my friend clifford showed me this AMAZING Dali painting, "the anthropomorphic cabinet".
the painting exactly embodies the title, which I find interesting because Dali's paintings and his titles are usually so ambiguous, like the ever so famous:
"the persistence of memory"
or one of my favorite paintings, that I still struggle to understand:
"dream caused by the flight of a bee around a pomegranate"
if someone can explain this one to me, without context, just with pure perception, I will be forever indebted to you.
Anyways, i digress... which makes me think of Holden Caulfield, which makes me want to digress again, so i will.
to steal Mr. Darcy's words, "you have bewitched me, body and soul", Holden Caufield.
never have I met a more complex, and interesting character in a book, he heavily rivals Gatsby himself.
my current mission is to find someone to "chew the fat" with, all about Holden. interested?
ANYWAYS, back to my point "the anthropomorphic cabinet", so powerful right?
So, as I learned back in my AP art history days, there are many ways to understand a painting, and as much as you research, and analyze you may never know the true meaning of a work.
but that's a given.
it's the same with literature and music, you can appreciate a composer, like Beethoven (i recently saw the Atlanta Symphony Orchestra perform his fifth symphony, so Ludwig's on my mind) and even completely know a piece of music. for instance Fur Elise, all the notes, the dynamics, and chords, everything memorized. (p.s. i'm describing myself here). Looking at the title, you can assume that the piece is "for elise", but scholars have NO idea who elise is, there is even talk about the music being transcribed incorrectly.
Basically, I personally believe that as much as you know about a piece of art, music or novel you will never fully understand its meaning, its purpose, and the reason it was created.
I think that's what I love about it though, the ambiguity. I had "woman with flower head" on my wall for the entire year and would see something new almost every time i looked at it. I would sit on my bed and just stare at it, and talk with friends about its meaning. (nerds)
we never came to a conclusion.
i digress, again. my goodness.
ANYWAYS, back to "the anthropomorphic cabinet", I did some research to see if I could attempt to understand its meaning.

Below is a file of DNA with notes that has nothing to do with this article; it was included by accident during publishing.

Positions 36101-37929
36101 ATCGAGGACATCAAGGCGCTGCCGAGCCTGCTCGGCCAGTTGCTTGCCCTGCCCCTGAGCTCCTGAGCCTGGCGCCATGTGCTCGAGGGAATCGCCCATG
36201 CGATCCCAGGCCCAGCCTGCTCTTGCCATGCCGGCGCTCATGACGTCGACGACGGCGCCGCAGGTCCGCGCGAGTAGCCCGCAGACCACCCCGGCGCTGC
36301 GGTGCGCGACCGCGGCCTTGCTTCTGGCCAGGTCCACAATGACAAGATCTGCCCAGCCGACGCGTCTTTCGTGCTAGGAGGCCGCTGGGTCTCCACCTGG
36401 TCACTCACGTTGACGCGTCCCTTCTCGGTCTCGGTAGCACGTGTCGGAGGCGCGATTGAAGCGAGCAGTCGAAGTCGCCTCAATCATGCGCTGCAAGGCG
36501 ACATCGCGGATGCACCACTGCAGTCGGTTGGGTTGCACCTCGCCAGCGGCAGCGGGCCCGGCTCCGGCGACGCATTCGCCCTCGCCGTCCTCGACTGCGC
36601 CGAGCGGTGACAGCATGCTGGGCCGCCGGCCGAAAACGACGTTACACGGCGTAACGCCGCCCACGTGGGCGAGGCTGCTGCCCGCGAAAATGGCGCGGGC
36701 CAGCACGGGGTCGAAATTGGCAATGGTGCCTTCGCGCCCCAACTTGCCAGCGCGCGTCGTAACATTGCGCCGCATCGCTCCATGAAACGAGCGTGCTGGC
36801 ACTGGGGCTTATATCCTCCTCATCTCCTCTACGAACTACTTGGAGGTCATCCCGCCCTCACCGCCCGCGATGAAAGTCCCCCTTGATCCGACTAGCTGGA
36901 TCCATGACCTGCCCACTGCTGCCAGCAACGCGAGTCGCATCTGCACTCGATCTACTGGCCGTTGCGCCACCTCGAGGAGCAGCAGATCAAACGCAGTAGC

1) the title itself, anthropomorphic means an object that shows human characteristics. a cabinet is a cabinet. Thus, a cabinet that shows human characteristics.
2) Dali did a lot of works with cabinets, why? I found out he was influenced by Freud, he said:
a)"they are kinds of allegories destined to illustrate a certain complacency, to smell the innumerable narcissistic odors emanating from each one of our drawers," and more precisely later, "The unique difference between immortal Greece and the contemporary epoch is Sigmund Freud, who discovered that the human body, which was purely neo-platonian at the time of the Greeks, is today full of secret drawers that only psychoanalysis is capable of opening."
That is the most specific research I could find on this work (if i'm missing something, tell me please!). So yes, now we know he was influenced by Freud and believed that humans have these intrinsic drawers that remain closed unless an outside source (in my experience) forces them open. but why did he choose to picture a "woman", sitting the way she was? where she was? what is it exactly coming out of the middle drawer (looks a little bit like guts, but why?)? why are the contours of her body painted so delicately or even manly? why is she shielding her face with her hair? is her arm outstretched because she is attempting to hide her internal cabinets from the outside world?
i can see that this work is Caravaggio-esque, it exhibits some characteristics of chiaroscuro (one of the only words I remember from my art history days), a shading technique that plays with contrasts between light and dark, but why did he use this technique? why are there six cabinets? and why are there different locks and knobs on the cabinets?
granted i'm a bonafide overthinker.
I could go on and describe what i really think about this painting, but I think i've said enough.
I found a really interesting take on this theme that solidifies my belief that the beauty of art lies in its ambiguity.
the ability for people to explore knowledge and to attempt to understand the world through a piece of art is one of the most powerful educational tools out there today.
interesting blog post (if you were interested at all in my post): http://whycompromise.blogspot.com/2007/10/my-chest-of-drawers-notes-from-london.html
I dunno, i find surrealism insanely interesting, and i find Dali specifically so interesting.
again, anyone interested in "chew(ing) the fat"? telling me your perception of the painting?